Most Americans on all sides of the political aisle have a fundamental misunderstanding of what Russian President Vladimir Putin was trying to accomplish when he rigged the U.S. election in favor of his puppet Donald Trump. He wasn’t merely looking for generic chaos in the United States, though he doesn’t mind it. He was specifically looking to get sanctions lifted that have been personally costing him billions of dollars. In that sense, the Trump-Russia scandal has backfired on Putin badly. In his latest public appearance, he sounded dazed and confused while trying to explain how it had all gone wrong.
The U.S. sanctions against Russia are partly a result of Putin’s murder of Russian lawyer Sergei Magnitsky in 2009, which resulted in the Magnitsky Act. Trump was supposed to lift those sanctions as soon as he got into office. Instead he’s been so unstable in office, and his Russia scandal has become so suspicious, that Congress voted to increase sanctions on Russia. Worse for Putin, Canada just enacted its own version of the Magnitsky Act, costing him even more money. Putin gave a speech about it this weekend, and he sounded completely lost:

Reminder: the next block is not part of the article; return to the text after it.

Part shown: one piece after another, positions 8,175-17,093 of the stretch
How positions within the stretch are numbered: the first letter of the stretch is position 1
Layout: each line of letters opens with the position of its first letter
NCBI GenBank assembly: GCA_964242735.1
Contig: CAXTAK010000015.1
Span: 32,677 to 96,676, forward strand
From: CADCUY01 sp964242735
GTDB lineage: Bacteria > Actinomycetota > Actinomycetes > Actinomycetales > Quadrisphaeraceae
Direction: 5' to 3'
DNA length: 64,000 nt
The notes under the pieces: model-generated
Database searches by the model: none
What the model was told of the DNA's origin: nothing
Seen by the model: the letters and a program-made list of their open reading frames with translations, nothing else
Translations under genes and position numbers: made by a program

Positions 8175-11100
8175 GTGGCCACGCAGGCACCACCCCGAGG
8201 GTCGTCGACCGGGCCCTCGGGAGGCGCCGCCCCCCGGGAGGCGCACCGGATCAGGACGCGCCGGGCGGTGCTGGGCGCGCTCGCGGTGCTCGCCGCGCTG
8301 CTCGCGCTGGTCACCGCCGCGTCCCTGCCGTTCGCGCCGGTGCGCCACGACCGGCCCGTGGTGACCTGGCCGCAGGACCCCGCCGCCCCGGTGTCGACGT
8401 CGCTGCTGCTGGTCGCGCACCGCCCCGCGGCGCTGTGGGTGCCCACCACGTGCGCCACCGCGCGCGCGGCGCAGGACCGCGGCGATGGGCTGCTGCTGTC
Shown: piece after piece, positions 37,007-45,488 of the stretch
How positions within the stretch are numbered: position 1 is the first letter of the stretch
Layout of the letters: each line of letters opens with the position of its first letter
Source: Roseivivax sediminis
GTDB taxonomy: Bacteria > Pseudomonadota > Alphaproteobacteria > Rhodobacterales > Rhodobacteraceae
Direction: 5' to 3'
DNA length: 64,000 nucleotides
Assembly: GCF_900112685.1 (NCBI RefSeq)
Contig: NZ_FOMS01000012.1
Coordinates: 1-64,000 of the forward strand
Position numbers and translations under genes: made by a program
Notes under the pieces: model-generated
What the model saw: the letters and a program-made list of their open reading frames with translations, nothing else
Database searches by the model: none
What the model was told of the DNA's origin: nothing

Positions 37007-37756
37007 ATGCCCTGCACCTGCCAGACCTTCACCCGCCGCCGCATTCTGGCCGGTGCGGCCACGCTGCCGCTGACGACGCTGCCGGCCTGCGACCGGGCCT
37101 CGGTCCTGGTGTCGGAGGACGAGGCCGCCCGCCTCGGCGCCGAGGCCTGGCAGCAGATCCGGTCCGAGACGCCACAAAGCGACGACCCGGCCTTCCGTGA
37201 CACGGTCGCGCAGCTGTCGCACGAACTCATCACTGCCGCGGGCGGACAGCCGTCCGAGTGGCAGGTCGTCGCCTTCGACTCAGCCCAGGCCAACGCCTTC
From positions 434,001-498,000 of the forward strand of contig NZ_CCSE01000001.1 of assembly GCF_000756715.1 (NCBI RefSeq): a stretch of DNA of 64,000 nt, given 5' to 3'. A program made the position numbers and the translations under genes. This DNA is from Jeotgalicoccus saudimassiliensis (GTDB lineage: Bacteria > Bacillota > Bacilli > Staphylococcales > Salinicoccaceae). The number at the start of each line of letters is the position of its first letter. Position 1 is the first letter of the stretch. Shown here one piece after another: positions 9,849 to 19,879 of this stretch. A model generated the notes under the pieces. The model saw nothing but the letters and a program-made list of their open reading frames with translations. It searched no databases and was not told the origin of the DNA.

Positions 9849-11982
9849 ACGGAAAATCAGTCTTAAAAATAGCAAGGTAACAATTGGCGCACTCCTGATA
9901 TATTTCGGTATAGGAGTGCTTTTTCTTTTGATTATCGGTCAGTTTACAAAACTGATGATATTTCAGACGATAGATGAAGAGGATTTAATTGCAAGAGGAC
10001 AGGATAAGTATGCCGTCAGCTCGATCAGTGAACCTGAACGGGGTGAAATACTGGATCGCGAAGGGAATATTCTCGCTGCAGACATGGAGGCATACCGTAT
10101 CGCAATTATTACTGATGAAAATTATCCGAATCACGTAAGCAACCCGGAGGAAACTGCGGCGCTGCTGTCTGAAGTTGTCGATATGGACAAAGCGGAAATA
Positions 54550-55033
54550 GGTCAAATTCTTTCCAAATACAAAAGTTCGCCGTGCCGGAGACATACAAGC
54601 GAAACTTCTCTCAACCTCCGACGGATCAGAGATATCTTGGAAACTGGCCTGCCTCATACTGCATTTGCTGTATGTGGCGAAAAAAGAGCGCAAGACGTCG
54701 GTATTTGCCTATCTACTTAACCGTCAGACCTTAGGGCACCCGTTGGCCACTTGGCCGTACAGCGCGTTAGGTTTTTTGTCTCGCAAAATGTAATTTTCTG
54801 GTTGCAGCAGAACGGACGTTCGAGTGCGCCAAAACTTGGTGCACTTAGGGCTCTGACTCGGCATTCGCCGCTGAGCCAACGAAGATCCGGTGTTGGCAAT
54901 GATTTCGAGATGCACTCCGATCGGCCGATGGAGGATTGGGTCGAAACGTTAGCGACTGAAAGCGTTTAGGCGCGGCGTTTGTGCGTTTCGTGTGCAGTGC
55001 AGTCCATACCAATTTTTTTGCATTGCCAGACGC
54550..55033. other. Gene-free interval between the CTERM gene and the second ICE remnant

Not only does Putin seem unsure of how to fix his worsening sanctions mess, he’s also lashing out at those whom he blames for the sanctions. Hermitage CEO Bill Browder helped fight for the Magnitsky Act to begin with, and he testified before Congress this summer that the Donald Trump campaign and the Russian government were colluding to try to rig the election. This weekend Putin issued an international arrest warrant for Browder, falsely accusing him of having murdered Magnitsky. Donald Trump then immediately revoked Browder’s visa as he was trying to enter the United States, in an effort to make it easier for Putin to nab him.
John McCain intervened and got the Department of Homeland Security to restore Browder’s visa, just foiling the plot by Donald Trump and Vladimir Putin. And now we have Putin sounding like he’s in a daze as he (dishonestly) laments the events that led to the Magnitsky Act. It raises the question of when Putin might simply cut his losses by releasing his blackmail material on Trump, so he can move on.
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